I have this Event model

class Event < ActiveRecord::Base
  attr_accessible :starts_at, :ends_at, :price

An Event can be a single instant event:

Event.create(:starts_at => Date.today, :ends_at=>nil, :price => 10.0)

It can also span multiple days or months:

Event.create(:starts_at => Date.today, :ends_at => (Date.today + 2.months), :price => 20.0)

I want to break down the cost of events by months, so that cost for an instant event falls into the month it belongs to, naturally, and cost for an event that spans multiple months should be divided proportionally between those months.

Obviously this would be difficult to handle using SQL, but maybe someone has some advice on that?

What would be the most efficient way of calculating this aggregation?


Here is a clearly defined structure for the data on sqlfiddle: http://sqlfiddle.com/#!12/a532e/6

What I would want from this dataset is something like:

( (Date('2013-01-01'), 31.6), (Date('2013-02-01'), 8.4) )
  • 1
    It would be very helpful if you provided a clearly defined table with with dummy data. Maybe even an [sqlfiddle[sqlfiddle.com). – Erwin Brandstetter Jan 10 '13 at 23:31
  • stackoverflow.com/questions/5197806/… may help you – MrYoshiji Jan 10 '13 at 23:39
  • @MrYoshiji thanks, I'll take a look at that question – Sævar Jan 10 '13 at 23:41
  • "difficult to handle using SQL". Challenge accepted. :). Also, I suggest you add an primary key to your test case and edit the question to put the link in there. – Erwin Brandstetter Jan 10 '13 at 23:42
  • @ErwinBrandstetter I've updated my question per your suggestion, thanks! – Sævar Jan 10 '13 at 23:49
SELECT event_id
      ,date_trunc('month', day)::date AS month
      ,sum(daily) AS price_this_month
   SELECT event_id
                         ,COALESCE(ends_at, starts_at)
                         ,interval '1 day') AS day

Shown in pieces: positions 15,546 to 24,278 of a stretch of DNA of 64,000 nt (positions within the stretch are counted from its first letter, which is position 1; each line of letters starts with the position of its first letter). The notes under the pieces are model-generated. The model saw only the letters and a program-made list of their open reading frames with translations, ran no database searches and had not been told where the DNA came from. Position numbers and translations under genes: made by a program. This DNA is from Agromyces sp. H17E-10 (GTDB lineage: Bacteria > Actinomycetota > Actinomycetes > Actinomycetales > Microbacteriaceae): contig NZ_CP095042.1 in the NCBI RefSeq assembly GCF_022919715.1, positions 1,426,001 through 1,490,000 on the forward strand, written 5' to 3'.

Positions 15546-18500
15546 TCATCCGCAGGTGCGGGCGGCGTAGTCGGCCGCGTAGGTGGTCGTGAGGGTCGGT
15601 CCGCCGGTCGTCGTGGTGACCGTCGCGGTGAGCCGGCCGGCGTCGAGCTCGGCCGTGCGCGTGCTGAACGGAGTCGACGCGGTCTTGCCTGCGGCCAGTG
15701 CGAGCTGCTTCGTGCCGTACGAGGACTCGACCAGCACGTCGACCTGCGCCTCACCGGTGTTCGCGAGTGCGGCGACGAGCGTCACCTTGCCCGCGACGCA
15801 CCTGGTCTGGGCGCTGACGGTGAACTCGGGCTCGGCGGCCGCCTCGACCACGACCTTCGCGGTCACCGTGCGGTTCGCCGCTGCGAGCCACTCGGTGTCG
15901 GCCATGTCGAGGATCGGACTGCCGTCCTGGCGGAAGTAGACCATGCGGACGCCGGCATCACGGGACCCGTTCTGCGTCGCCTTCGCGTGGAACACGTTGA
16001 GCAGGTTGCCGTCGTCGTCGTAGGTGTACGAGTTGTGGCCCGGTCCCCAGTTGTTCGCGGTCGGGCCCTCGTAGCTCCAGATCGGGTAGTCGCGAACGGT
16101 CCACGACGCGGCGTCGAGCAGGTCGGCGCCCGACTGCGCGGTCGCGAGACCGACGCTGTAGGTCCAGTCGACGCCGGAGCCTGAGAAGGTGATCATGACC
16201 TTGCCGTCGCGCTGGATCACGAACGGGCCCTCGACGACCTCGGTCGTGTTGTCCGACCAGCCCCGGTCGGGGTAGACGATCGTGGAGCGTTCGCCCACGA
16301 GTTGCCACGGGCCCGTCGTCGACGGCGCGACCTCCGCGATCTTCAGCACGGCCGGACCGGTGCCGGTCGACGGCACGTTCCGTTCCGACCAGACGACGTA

,price / COALESCE((ends_at - starts_at) + 1, 1) AS daily
   FROM   events
   ) a
ORDER  BY 1,2;

-> sqlfiddle

I provided an updated sqlfiddle for PostgreSQL. Your original seems to be for MySQL.

The tricks are:

  • Use generate_series() to create one row per day for every event.
  • Use COALESCE to take care of NULL values, which seem to be allowed for ends_at.
  • Calculate the daily cost by dividing the price by the number of days between starts_at and ends_at + 1 to fix off-by-one. Default to 1 in case of ends_at IS NULL.
  • Re-aggregate per event and month.


You even get exact rates per month, depending on how many days a month has. February (28 days) is cheaper than January (31 days).

  • Bravo, i was trying to figure it out but you are the first and its elegant! – MrYoshiji Jan 10 '13 at 23:51
  • @MrYoshiji: Thanks. I added some improvements – Erwin Brandstetter Jan 11 '13 at 0:00
  • sqlfiddle seems to have troubles atm. My query doesn't seem to get saved. – Erwin Brandstetter Jan 11 '13 at 0:40
  • That looks pretty awesome! I'll try it in my actual environment tomorrow but it works in sqlfiddle so I'll mark this as correct now. – Sævar Jan 11 '13 at 0:47

Your Answer

By clicking “Post Your Answer”, you agree to our terms of service, privacy policy and cookie policy

Not the answer you're looking for? Browse other questions tagged or ask your own question.